Western Socotra features Socotra's second-largest town on the island of Qalansiya. A fishing village with colorful doors and a welcoming population. Just over the hill from Qalansiya sits the ethereal Detwah Lagoon famed for its stunning beach. Qalansiya also serves as a jumping-off point to destinations further afield including Shua'ab, Neet, and the Outer Islands of the archipelago.
See all of our departures that feature sites from Western Socotra.
Hadiboh , Yemen
April 8 - 20 2024
The Best of Yemen & Socotra
Hadiboh , Yemen
August 12 - 19 2024
Kiteboard one of the most unique islands in the world- Socotra
One of the most iconic views of Socotra is, of course, the ethereal bands of white sands interrupted by ribbons of blue sea at Detwah Lagoon.
A protected nature sanctuary, Detwah Lagoon features a plethora of marine life within its crystal clear blue waters where a man named Eliya, better known by his nickname Abdullah the Caveman, will usually more than happily give you a tour of the lagoon wildlife.
Eliya has a fascinating life story that he loves to share with passersby, as well as many hilarious stories from his encounters with tourists over the years. You can usually expect an invite into his family cave that overlooks Detwah Lagoon.
If marine life isn’t your calling, the beach at Detwah is lovely for relaxing and swimming.
Detwah features a simple campsite with a block of concrete toilets and showers.
For the best views of Detwah, head to Qalansiya first and drive up the hill that separates the city from the lagoon area. From there you can hike the rest of the way down and the cars can meet you at the main camp.
The village of Ghoba located just west of Hadiboh features not only a sinkhole but also a salt mine.
On the periphery of the village find Ghoba Sinkhole, it’s impossible to miss as you’ll likely be met by the kids of the village who will want to show you their flashy jumps and backflips into this pool.
Legend has it that the Ghoba Sinkhole was created by a meteorite strike, but in reality, it is more than likely just a sinkhole in the rocky landscape.
Not too far away there is also the Ghoba Salt Mine, another not as water-filled but nonetheless larger sinkhole believed to be a meteor strike that serves as a salt mine.
There are small pans from which salt is collected inside the sinkhole that you can easily spot from above.
About a one-hour boat ride from the village of Shua’ab is the seasonal fishing village of Neet.
Isolated in located in a somewhat hellish place, Neet is nothing more than a scattering of simple structures on a white sand beach flanked by mangrove forest and a barren cliffside.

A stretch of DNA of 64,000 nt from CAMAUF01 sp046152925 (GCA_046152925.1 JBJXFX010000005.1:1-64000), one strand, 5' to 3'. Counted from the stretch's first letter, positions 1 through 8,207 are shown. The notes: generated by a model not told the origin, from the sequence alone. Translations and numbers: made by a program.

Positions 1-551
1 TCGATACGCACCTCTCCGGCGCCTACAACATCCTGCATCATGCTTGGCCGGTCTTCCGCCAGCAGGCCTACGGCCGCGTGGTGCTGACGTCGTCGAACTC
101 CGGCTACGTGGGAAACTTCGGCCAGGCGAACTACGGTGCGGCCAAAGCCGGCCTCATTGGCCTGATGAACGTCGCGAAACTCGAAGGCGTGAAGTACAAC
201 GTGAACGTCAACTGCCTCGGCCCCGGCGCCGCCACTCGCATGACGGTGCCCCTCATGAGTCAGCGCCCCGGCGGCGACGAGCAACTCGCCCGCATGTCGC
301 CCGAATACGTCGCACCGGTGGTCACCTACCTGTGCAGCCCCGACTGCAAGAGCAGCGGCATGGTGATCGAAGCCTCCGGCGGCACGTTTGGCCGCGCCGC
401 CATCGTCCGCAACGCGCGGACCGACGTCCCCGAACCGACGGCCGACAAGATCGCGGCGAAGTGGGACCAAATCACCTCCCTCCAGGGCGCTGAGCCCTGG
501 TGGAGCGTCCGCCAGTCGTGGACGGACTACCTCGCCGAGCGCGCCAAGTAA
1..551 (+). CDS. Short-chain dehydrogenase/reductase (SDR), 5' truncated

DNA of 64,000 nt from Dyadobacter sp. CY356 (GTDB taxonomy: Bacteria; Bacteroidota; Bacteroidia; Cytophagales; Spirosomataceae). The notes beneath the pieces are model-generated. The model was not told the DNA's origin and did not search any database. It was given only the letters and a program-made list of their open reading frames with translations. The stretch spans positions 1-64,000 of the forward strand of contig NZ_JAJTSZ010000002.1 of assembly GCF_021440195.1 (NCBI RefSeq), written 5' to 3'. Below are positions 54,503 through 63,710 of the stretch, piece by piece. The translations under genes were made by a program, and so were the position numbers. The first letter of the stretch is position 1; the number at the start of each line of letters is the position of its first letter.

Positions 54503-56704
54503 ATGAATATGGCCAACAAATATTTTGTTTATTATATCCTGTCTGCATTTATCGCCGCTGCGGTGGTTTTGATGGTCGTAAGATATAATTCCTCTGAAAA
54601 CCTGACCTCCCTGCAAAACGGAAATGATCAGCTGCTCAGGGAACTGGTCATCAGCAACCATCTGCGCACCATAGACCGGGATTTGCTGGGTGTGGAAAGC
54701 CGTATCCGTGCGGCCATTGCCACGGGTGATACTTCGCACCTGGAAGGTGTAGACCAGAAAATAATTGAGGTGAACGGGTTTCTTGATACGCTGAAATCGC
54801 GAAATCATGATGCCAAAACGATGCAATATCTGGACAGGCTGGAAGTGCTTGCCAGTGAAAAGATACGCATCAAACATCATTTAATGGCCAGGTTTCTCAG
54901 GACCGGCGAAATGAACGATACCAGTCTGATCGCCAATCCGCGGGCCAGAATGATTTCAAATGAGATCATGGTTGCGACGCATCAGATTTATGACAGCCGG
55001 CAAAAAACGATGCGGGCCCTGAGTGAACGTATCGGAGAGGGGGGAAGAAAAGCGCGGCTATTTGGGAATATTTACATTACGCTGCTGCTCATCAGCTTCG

Dhow-style fishing boats can be chartered from Shua’ab with advance notice for a trip to Neet, a venture best done in the early morning before the seas get too rough to get back out from Neet.
Just before you reach Neet, watch the coastline to see a shipwreck sitting on the coast.
Socotra’s second-largest city of Qalansiya sits on the island’s northwest coast and serves as a great jumping-off point for adventures further afield.
As with Hadiboh, you can expect to find a warm and inquisitive welcome here. Keep an eye out for the city’s beautiful and colorful doors.
Qalansiya was once a traditional fishing village and still very much so is, but it does have a more affluent feel to it compared to Hadiboh.
Those wanting to visit other locations such as the outer islands of the Socotra Archipelago of Abd al Kuri, Samha, and Darsa, the seas stacks of Sabuniya and Kal Firun, or the pristine beaches of Shua’ab will board fishing boats here in Qalansiya- make sure to discuss the desire to charter boats to these destinations we in advance to that we can make arrangements for you.
Arguably one of Socotra’s most beautiful beaches, Shua’ab is most definitely worth the boat trip over from Qalansiya to visit.
With a pristine band of white sands that extend along a wide sweeping bay of water that morphs from a brilliant aquamarine to turquoise and eventually to emerald and fades into sapphire, flanked by cliffs, Shua’ab is photogenic, to say the least.
Boat trips to Shua’ab should be done in the morning before the seas get too rough and even then there are certain times of the year and certain days where it might be too turbulent to reach by boat.
There is a village by the name of Shua’ab at the southern end of the bay, accessible by road.